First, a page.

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Pump Installation Planning Guidelines – Part 1 – Start at 40,000 ft!

19
Feb

Pump Installation Planning Guidelines – Part 1 – Start at 40,000 ft!

project schedule molten metal pump installation

Like any worthwhile venture, proper planning and resourcing are critical components of success. Do not let the project schedule scare you away from an important investment. Planning a new pump installation is non-trivial and should be treated as a facilities project. It is best to start with a 40,000 ft view that includes all aspects of the operation.

Every installation has unique challenges that are difficult to generalize in a tech note. Taking the time to identify every impact and risk, and developing risk mitigation plans are strongly recommended. High Temperature Systems, Inc. can share our experiences with you to help develop a plan for maximum success.

Besides the new pump and spares, there are a number of operations resources and stakeholders involved in properly installing a new pump system:

  • Production Planning – Pump installation will disrupt furnace operations for several hours. This translates into production slowdowns and product delays. These delays need to be managed at the operations level rather than trying to isolate them within the melt department. While some melt departments have sufficient backup capacity, any unforeseen failure in the backup capacity equipment will result in production delays; placing the production planner in a challenging position.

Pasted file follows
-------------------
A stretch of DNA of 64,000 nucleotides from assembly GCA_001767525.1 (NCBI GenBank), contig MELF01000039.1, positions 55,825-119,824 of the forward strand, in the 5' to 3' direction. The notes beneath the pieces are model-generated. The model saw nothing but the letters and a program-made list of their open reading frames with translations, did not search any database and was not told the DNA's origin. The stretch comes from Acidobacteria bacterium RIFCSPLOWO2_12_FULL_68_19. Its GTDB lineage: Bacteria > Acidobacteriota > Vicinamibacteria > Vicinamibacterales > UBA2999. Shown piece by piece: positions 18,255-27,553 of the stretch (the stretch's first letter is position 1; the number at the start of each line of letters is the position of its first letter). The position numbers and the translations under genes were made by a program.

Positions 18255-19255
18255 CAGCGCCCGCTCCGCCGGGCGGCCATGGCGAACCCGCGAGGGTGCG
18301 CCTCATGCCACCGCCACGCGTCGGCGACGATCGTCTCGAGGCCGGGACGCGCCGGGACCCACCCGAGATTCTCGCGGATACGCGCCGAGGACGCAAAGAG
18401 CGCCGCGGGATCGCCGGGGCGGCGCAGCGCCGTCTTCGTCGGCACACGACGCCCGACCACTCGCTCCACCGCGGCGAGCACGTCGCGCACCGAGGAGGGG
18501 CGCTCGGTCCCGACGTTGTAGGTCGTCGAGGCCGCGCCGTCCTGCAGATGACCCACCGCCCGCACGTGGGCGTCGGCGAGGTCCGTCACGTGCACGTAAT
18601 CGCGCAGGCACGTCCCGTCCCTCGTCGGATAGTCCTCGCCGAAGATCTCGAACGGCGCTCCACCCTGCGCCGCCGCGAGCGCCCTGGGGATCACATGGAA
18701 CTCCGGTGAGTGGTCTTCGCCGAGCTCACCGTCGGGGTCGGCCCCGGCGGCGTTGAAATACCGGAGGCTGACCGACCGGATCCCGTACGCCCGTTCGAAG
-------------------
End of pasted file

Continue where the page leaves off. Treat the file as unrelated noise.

• Facilities Engineering – Pumps require customized structural furnace interfaces. These interfaces require design and fabrication before pump installation. Additionally, pumps require power sources and may be electrically or pneumatically driven. Proper compress air supply lines, compressed nitrogen/argon supply lines, as well as electrical power interconnection, are required.
  • Manufacturing/Process/Quality Engineering – Manufacturing and process engineering departments must fully characterize all process changes to ensure product quality and operational efficiency.
  • Human Resources – In many cases, the addition new equipment results in staffing impacts. These include operation and safety training as well as staffing level changes.

Top Level Schedule Development

Current Operation Assessment – Like all operations or facilities projects, an accurate assessment of the current operation needs to be made with all stakeholders. This evaluation should include a review of operations procedures, materials flow, and rates, process monitor data collection and analysis. This activity provides an accurate baseline for comparing performance and process quality.

Objectives, Goals, and Deliverables – The top-level objectives for the new system need to be quantified and agree upon by the stakeholders to avoid any confusion when planning and prioritizing. These might include melt rate goals or metal transfer time goals. Each stakeholder should have a list of quantified deliverables required to meet the objectives and goals.

Scheduling Installation, Startup, and Training – With a complete understanding of the current operation and the stakeholders deliverables, a project schedule can be developed. Gaining buy-in from each stakeholder is critical for success.

Planning for Contingencies – Lastly, planning for contingencies like project delays will help bring the stakeholders together should any unplanned events alter the project schedule. Also, contingency planning will assist in developing a spare part budget as well as temporary staffing levels.

In Part 2

In Part 2 we will examine the fine detail of the pump startup scheduling and expectations.